(Reprinted with permission from Mr. Herman Tiu-Laurel)

SourceThe Daily Tribune

URL: http://www.tribuneonline.org/commentary/20100702com6.html

Big blunder marks Noy’s first kick-out order By Aytch S. dela Cruz 07/02/2010

Palace downplays memo blooper, claims it was draft

Big blunder marks Noy’s first kick-out order

By Aytch S. dela Cruz
Inexperience and cluelessness say it all.

Without realizing that a presidential Memorandum Circular (MC), the first memorandum issued by President Aquino upon stepping into Malacañang, would result in the bureaucracy facing a huge collapse, the Aquino administration, on its very first day, committed a big blunder when the President, through his Executive Secretary, declared “all non-career executive positions vacant as of 30 June 2010, and extending the services of contractual employees whose contracts expire on 20 June 2010.”
The circular was handed to Malacañang reporters, only to have this replaced with a “revised circular” dated on the same day as the original.
The revised circular read: “Declaring all co-terminous third level positions vacant as of June 30, 2010; directing all non-career executive service officials (non-CESO) occupying career executive service (CES) positions to continue to perform their duties and responsibilities; and extending the services of certain contractual and/or casual employees whose contracts expire on June 30, 2010.”
The presidential spokesman, Edwin Lacierda, who appeared to have embraced this early, the art of prevarication, claimed that the first circular was merely a draft, and the second one was claimed to have been the official one, with the “language” fine-tuned.
The MC created too much confusion, with heads of bureaus leaving their posts, then returning to their posts, given the second circular that corrected the first.
Aquino’s spokesman, Edwin Lacierda, yesterday admitted to Palace reporters that there was a “lapse in the language” used in the first MC thus requiring the Office of the Executive Secretary to withdraw the order and provide a new one, evidently antedated, to plug the loopholes out so as to avoid miscommunication among the government employees.... MORE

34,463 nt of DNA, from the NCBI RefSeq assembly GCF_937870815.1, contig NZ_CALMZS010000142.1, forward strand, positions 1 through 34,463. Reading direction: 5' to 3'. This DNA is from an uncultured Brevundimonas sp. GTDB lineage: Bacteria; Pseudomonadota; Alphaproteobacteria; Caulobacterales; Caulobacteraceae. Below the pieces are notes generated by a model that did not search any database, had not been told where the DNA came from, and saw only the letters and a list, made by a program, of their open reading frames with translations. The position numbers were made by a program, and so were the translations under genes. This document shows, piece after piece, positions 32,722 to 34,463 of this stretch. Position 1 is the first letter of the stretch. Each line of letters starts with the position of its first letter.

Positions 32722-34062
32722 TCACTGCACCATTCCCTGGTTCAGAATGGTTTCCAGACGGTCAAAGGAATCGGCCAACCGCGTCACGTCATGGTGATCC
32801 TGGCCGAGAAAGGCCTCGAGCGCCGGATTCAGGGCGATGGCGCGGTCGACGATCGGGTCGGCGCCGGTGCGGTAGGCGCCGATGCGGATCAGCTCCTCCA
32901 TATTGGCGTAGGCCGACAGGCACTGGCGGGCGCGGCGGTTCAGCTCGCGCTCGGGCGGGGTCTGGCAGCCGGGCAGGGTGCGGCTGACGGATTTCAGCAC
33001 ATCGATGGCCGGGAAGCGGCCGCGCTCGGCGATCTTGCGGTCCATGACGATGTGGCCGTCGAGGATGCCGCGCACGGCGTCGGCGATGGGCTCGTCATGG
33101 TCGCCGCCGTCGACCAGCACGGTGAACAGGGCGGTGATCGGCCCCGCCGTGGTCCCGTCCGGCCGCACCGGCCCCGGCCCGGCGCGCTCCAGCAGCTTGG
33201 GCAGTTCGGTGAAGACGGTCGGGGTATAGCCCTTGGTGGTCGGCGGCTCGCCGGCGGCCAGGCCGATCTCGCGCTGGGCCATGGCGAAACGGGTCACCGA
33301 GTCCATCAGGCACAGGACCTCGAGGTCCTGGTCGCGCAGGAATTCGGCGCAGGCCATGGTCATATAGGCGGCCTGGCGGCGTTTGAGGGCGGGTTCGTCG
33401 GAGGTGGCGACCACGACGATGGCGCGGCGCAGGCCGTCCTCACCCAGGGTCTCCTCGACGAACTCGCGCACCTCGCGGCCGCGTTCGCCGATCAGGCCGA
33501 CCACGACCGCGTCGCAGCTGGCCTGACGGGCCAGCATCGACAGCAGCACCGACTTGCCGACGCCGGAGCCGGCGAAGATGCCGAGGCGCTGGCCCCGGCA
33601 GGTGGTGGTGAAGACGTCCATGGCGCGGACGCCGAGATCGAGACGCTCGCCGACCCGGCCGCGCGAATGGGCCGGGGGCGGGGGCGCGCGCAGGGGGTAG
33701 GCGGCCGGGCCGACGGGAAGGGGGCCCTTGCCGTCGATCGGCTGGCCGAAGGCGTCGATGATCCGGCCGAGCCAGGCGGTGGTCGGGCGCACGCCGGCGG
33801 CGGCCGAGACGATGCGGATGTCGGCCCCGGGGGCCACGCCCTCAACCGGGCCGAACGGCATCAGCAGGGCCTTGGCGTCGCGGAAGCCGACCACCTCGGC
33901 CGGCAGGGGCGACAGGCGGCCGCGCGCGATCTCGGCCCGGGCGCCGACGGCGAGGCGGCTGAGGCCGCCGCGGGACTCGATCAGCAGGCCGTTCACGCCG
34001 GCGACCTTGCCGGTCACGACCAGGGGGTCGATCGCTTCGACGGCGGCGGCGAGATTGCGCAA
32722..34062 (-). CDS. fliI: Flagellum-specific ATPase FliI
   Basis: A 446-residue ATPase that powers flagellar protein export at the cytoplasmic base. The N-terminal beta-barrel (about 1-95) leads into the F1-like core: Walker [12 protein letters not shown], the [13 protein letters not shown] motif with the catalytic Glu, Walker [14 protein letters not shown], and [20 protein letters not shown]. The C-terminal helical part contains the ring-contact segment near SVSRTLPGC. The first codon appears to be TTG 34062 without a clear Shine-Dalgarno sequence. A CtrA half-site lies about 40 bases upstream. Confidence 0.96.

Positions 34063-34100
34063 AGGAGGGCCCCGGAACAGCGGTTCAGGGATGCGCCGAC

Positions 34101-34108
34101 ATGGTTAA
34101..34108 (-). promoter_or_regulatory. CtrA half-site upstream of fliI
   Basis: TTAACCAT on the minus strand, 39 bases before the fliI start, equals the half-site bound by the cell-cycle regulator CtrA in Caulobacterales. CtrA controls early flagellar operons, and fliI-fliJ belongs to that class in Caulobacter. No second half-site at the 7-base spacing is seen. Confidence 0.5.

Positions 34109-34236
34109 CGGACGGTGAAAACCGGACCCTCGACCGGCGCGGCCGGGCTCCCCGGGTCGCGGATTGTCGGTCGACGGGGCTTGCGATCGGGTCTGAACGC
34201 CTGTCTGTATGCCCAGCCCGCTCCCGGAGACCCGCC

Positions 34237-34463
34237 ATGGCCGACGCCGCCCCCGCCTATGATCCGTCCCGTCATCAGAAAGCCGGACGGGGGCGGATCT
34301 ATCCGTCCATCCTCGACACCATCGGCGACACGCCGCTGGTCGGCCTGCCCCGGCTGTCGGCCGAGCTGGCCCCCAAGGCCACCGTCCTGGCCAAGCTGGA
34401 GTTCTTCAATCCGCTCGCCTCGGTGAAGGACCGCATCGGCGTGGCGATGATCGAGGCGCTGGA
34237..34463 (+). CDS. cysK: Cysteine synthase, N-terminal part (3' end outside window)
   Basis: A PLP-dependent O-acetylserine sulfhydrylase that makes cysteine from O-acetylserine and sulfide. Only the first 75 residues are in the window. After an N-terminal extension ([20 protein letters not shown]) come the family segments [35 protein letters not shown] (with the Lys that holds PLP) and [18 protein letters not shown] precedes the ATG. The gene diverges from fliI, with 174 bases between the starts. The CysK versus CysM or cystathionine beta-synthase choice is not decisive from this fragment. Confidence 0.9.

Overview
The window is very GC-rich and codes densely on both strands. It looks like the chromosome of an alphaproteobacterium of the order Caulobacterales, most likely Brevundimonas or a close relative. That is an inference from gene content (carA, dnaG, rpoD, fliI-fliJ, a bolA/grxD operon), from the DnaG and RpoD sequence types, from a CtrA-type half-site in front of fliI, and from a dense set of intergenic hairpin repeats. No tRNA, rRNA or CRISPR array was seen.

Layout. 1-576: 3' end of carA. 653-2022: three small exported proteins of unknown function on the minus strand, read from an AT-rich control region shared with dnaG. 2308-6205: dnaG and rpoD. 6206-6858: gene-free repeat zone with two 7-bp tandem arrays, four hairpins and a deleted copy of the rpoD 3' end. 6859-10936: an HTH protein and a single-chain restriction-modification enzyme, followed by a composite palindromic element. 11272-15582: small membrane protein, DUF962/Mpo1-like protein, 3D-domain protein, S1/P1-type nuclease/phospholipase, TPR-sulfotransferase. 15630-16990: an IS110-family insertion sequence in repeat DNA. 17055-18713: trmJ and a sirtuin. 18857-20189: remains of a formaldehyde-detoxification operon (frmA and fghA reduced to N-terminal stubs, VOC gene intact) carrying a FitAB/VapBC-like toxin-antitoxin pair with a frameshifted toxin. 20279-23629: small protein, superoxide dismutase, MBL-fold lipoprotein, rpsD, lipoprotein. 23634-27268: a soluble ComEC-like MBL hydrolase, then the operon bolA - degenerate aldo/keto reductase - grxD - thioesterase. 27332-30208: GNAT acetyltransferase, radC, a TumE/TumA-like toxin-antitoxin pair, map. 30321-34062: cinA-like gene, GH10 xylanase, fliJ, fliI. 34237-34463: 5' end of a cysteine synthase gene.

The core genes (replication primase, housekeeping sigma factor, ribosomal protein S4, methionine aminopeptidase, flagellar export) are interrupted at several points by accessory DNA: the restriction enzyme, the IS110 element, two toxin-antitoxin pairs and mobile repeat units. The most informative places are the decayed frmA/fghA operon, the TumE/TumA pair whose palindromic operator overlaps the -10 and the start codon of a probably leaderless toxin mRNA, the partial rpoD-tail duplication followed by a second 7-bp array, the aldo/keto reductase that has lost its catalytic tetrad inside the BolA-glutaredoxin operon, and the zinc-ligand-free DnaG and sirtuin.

SourceThe Daily Tribune

URL: http://www.tribuneonline.org/headlines/20100702hed1.html

Speech long on promises, empty in content — solons By Angie Rosales 07/02/2010

Speech long on promises, empty in content — solons

By Angie Rosales
Legislators described President Aquino’s inaugural speech as spiced with motherhood statements and promises to elicit thundering applause but was empty overall in its content.

Even Aquino’s former colleagues in the Senate expressed disappointment over the inaugural speech.

Sen. Edgardo Angara yesterday joined those who criticized Aquino’s speech, describing it as a mere enumeration of “doable problems,” far from the inspirational speeches expected of a leader of the country.

“There is no soaring oratorical rhetoric. There is no grand vision he described which usually a new president opens his administration with a challenge to the people because you need to motivate and inspire people. What he did, by way of inspiring people is to enumerate and list down practical, doable problems which every Filipino knows is close to, because it affects him,” Angara said.

“He hits the heartstring of the ordinary people. That’s his way, I guess, of inspiring,” the senator said, appearing in the weekly Kapihan sa Senado news forum.

Asked about his impression on Aquino’s speech, Angara admitted that he was expecting a “Kennedy-type or Obama-type” of oratory that expresses hope for a new Philippines.

Yet, the senator himself was still soft on the new Chief Executive, as he himself provided possible explanation as to the lack of fireworks in the inaugural speech.